June 6, 2002
Methodist Rehabilitation Center urges swimmers, divers to 'think first' about safety
JACKSON—Physicians at Methodist Rehabilitation Center are encouraging swimmers and divers to think first about safety, especially during the summer months.
“Each year, about 1,000 diving-related injuries occur”, said Dr. Rahul Vohra, medical director at Methodist Rehab. “This accounts for 10 percent of all spinal cord injuries and 60 percent of all recreational injuries.”
Dr. Vohra recommends always checking the water for a minimum depth of ten feet before diving or jumping in and to be aware of “no diving” or “no swimming” signs.
“If there is a “no diving” sign it means the water is not safe for a head first entry. Check the water for hidden rocks before entering the water feet first,” Dr. Vohra said.
Lauren Fairburn, director of Think First, Methodist Rehab’s statewide safety and injury prevention program says there are other safety concerns to consider around water.
“Drowning is the second leading cause of injury-related death for children ages 14 and under,” said Fairburn.
Fairburn says that children under one year of age most often drown in bathtubs, toilets or buckets. Children age one to four usually drown in swimming pools, hot tubs and spas and children ages 5 to 14 tend to drown in swimming pools, lakes or rivers.
“Alcohol use is involved in nearly 50 percent of all teenage and adult drowning deaths,” said Fairburn.
Dr. Vohra’s offers the following tips for keeping safe around water:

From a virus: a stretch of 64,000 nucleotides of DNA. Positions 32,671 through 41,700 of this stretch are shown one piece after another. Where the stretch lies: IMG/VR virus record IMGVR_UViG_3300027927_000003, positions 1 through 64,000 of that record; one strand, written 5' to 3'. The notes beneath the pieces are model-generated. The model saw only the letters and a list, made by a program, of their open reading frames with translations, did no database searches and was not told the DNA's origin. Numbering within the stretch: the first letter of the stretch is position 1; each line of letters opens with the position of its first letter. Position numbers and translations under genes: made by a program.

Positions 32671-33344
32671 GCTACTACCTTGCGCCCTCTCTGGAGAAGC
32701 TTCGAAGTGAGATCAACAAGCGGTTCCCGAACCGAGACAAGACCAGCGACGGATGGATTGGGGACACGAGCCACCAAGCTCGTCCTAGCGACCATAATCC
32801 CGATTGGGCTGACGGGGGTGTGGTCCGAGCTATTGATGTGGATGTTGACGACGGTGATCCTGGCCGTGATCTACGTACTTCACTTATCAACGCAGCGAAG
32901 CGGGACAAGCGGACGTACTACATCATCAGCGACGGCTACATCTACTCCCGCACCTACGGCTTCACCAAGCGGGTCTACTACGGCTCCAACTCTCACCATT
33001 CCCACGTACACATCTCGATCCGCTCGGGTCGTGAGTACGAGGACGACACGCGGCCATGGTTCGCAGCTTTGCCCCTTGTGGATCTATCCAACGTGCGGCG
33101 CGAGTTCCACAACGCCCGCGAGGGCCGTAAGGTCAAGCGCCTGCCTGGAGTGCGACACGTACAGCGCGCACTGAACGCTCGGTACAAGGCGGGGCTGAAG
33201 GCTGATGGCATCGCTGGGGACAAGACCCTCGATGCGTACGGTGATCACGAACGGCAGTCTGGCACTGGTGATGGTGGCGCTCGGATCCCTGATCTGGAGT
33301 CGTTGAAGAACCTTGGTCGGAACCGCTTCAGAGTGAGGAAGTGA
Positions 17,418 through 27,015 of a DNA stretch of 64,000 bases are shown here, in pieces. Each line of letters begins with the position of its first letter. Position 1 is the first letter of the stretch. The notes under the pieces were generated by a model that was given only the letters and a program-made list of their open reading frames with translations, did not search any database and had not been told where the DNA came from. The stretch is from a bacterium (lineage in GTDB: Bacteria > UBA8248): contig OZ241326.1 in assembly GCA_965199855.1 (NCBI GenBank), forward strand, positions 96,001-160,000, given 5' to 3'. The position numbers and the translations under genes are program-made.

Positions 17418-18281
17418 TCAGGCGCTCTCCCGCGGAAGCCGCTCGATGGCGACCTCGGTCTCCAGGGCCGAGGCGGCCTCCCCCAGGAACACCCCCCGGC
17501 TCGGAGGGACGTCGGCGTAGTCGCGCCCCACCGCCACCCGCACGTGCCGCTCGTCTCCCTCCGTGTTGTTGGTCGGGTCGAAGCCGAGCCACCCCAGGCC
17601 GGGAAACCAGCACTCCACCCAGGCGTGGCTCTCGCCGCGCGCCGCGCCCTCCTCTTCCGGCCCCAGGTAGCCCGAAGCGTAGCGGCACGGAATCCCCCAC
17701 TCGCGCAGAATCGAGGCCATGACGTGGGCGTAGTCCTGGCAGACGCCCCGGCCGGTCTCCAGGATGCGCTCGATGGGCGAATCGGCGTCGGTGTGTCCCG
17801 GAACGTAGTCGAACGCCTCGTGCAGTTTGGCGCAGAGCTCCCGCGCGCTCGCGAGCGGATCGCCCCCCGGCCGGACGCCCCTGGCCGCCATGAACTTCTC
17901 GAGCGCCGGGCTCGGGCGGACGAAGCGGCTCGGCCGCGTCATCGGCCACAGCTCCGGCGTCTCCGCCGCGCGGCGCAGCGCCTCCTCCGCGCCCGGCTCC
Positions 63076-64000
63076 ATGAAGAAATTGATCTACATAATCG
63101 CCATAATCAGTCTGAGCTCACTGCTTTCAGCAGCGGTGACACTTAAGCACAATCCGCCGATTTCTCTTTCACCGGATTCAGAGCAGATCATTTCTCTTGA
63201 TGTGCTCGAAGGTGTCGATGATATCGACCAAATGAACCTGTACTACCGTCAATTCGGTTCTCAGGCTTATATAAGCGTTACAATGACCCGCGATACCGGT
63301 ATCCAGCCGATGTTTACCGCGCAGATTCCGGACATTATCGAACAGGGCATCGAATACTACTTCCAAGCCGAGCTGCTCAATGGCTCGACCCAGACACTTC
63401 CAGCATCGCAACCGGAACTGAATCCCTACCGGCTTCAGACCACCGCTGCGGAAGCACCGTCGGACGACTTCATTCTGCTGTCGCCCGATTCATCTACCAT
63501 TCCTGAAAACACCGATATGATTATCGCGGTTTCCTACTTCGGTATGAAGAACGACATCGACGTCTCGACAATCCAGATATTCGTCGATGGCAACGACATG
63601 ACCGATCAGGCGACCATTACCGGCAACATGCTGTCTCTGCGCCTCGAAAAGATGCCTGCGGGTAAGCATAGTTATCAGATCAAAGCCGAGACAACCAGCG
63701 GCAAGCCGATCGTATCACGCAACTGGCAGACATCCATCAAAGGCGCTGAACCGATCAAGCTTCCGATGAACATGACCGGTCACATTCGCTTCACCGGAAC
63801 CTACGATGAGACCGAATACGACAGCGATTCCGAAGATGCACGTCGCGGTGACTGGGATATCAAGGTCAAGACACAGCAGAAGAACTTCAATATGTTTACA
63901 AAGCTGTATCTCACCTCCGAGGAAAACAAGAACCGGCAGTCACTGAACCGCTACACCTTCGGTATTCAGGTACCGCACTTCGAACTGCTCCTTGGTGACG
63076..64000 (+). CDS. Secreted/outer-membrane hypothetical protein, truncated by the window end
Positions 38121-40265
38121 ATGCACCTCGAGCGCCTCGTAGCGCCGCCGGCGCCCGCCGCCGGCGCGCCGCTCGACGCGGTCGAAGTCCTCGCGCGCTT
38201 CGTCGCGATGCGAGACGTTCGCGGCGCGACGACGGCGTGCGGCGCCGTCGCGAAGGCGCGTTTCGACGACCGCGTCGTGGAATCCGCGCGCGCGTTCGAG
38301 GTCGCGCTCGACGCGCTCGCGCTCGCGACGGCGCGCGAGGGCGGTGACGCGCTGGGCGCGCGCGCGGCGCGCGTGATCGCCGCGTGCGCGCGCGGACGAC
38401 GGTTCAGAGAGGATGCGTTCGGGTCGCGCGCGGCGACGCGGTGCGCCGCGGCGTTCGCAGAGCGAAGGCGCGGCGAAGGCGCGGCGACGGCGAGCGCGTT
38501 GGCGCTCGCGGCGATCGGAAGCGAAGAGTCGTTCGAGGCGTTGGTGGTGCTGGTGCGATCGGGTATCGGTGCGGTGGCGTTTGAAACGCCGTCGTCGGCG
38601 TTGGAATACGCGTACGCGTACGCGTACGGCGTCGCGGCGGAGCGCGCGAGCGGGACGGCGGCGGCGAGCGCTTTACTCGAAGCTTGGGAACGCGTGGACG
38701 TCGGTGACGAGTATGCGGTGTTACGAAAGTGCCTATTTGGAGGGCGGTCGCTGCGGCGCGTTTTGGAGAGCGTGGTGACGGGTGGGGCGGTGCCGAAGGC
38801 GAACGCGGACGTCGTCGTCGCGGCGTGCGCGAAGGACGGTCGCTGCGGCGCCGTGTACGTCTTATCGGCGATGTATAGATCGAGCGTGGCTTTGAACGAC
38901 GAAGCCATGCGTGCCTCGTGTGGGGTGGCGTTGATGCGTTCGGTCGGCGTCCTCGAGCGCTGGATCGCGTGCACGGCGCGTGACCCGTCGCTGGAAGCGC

- Never swim alone. Whether you are swimming in a backyard pool or in a lake, always have someone else with you to help in case of an emergency.
- Know your limits. If you are not a skilled swimmer, don’t try to keep up with friends. Always wear a life jacket and stay close to shore.
- Never leave a child unattended in or around water. Children can drown in as little as one inch of water in a matter of seconds. If you own a pool or spa, consider installing a fence and always make sure children who cannot swim wear life jackets.
- Check the water for a minimum depth of ten feet before diving or jumping.
- Never eat or chew gum while swimming or diving. Choking is the leading cause of unintentional death in young children and can be dangerous in water.
- Take swimming lessons. Enroll yourself and your children age four and older in swimming lessons. It can save their life.
- Learn CPR. This particularly applies to pool and boat owners.
- Never drink alcohol while boating or swimming.
“Traumatic injuries peak during the summer months when children are out of school and aren’t supervised as much, ” said Dr. Vohra. “The more time they spend outdoors increases their risk of injury, especially if they aren’t protected with the appropriate safety gear and supervision.”
Think First is aimed at young children and teenagers and tries to prevent spinal cord, brain and other traumatic injuries by focusing on fire, bicycle, automobile, firearm, boat, swimming and diving safety.